Not only was UFC 189 (July 11, 2015) one of the best overall events of all-time, but it featured one of the greatest fights the sport has ever seen as well, as welterweight champion “Ruthless” Robbie Lawler put his title on the line against Canadian star Rory “Red King” MacDonald.
The two battled it out in a back and forth five round bloody war, in which the champion ultimately prevailed, shattering MacDonald’s nose in the final frame, and scoring a spectacular TKO victory. The unfortunate thing for MacDonald, however, is that the “Red King” was actually up three rounds to one on all of the judges’ score cards going into the fifth.
Speaking on today’s (July 14, 2015) edition of the MMA Hour with Ariel Helwani, MacDonald’s longtime trainer at the famed Tristar Gym, said that he saw the fight in the same way the judges did, and admitted that going into the final round, he told MacDonald to just be smart:
“Yes, yes, absolutely, I had it exactly as the judges had it, three to one,” Zahabi said. “And I told Rory right before going into round five, I said all you have to do is just be the smartest fighter in the world and you become world champion, you’re winning, three to one. I had the exact same card as the judges.”
MacDonald looks like a different man after the fight, and not only did he break his nose, but it was also reported that he suffered a broken foot. Zahabi stated that he was aware of the broken nose, but not the foot, and that he advised the “Red King” to avoid eating shots to the nose, but as we know now, MacDonald was unable to:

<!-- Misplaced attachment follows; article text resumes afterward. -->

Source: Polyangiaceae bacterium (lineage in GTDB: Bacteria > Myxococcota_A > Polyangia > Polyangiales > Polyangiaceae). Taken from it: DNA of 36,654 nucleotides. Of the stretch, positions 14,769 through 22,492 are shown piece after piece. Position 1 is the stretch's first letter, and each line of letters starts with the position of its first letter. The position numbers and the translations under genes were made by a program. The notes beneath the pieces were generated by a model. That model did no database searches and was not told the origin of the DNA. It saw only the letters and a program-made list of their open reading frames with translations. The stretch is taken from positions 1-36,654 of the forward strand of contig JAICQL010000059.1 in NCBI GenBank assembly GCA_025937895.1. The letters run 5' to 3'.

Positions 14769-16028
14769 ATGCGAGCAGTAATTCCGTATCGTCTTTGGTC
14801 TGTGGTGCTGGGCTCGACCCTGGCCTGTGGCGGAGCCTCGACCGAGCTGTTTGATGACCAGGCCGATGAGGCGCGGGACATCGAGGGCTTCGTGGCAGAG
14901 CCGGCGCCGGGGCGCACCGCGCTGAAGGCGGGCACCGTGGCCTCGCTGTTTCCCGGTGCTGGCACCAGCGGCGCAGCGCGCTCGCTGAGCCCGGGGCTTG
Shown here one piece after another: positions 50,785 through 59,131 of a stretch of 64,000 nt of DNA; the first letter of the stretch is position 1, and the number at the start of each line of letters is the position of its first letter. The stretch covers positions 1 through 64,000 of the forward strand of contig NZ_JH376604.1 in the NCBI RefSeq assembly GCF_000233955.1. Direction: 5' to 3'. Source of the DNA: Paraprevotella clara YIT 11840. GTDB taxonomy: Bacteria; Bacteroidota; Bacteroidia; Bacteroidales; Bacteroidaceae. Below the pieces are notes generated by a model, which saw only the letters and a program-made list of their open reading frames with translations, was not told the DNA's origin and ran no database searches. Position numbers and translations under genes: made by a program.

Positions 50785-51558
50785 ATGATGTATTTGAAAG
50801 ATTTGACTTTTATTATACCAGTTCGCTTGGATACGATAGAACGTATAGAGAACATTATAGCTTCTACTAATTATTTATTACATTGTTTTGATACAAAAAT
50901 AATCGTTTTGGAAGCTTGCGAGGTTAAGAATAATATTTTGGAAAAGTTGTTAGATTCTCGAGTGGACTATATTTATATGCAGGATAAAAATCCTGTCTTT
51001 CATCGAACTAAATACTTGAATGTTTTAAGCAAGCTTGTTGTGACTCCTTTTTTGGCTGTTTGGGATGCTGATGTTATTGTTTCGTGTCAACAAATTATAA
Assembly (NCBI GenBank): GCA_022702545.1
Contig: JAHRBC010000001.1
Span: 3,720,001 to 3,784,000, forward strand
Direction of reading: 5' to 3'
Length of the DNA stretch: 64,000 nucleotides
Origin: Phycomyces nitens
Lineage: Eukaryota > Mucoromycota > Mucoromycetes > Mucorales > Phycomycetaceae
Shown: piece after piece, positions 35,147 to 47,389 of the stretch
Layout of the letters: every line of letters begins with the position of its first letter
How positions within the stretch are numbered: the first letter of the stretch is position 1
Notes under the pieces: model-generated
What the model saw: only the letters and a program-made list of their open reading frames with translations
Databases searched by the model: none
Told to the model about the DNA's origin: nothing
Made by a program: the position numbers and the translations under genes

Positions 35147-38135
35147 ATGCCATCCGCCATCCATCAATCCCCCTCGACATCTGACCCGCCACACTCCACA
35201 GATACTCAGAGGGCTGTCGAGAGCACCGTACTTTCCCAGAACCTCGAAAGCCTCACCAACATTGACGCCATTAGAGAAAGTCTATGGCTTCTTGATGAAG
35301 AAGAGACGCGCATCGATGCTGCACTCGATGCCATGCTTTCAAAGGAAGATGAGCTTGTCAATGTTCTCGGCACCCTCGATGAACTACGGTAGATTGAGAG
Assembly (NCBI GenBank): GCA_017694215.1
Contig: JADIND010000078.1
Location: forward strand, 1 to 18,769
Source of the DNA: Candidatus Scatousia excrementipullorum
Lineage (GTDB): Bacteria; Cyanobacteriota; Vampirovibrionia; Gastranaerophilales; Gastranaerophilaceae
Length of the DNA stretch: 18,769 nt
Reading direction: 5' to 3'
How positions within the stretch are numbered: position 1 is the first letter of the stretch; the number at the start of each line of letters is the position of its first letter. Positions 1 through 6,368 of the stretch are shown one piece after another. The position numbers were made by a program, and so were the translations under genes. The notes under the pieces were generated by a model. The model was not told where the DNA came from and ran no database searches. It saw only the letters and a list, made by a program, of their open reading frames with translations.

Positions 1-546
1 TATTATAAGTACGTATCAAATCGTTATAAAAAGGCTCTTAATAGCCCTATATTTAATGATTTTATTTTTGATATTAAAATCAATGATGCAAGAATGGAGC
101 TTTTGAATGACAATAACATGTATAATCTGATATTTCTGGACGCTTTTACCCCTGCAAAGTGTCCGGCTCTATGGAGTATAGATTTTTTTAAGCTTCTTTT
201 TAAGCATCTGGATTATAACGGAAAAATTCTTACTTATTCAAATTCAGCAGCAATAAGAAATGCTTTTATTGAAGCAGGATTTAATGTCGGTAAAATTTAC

“I wasn’t aware it was a fractured foot, but I was aware that his nose was broken,” he said. “There’s nothing I could do about it. We brought in the cutman to help him work on it, but at the end of the day there’s nothing you can do about it. I just wanted him to adjust and avoid getting hit again, but he wasn’t able to avoid getting hit again and it was just too much.”
At the end of the day, Zahabi, who knows all about championship fights as he coached longtime welterweight king Georges St. Pierre, said that MacDonald was fighting at a three-round pace, while Lawler was fighting at a five-round pace:
“In my opinion, I think Rory has to learn that a five-round fight is different type of cardio, it’s a different pace,” he said. “I’ve prepared Georges for a lot of five-rounders, I think 10 five-rounders, I can’t remember how many. But it’s a different pace. “I think Rory was fighting a three-round pace, and Robbie was fighting a five-round pace, and that made a huge difference. I think if it was three-round fight, Rory would win two rounds to one, and it would be pretty decisive. I don’t think anybody would argue with that. But at the end, five-round fights are different fights and I think Rory has to explore that more and hopefully get a few more five-round fights in his career and he’ll really start to understand what a five-round fight is, because 10 more minutes is a whole different world.”
However, Zahabi said that the “Red King” executed the game plan well, he just tired a bit, and five-rounds is something MacDonald’s going to have to get used to:
“He executed [the game plan] beautifully,” Zahabi said. “He went for the finish. He worked really hard and I think he tired himself out a bit, and Robbie kind of got a second wind late in the fourth round. Again, Robbie’s been deep in the five-rounders before, hard five rounders. [It was] Rory’s first time, and I think he had to save a little more for later in the fight. I think he put a little bit too much in round No. four, possibly.”
Who should MacDonald meet when he heals up?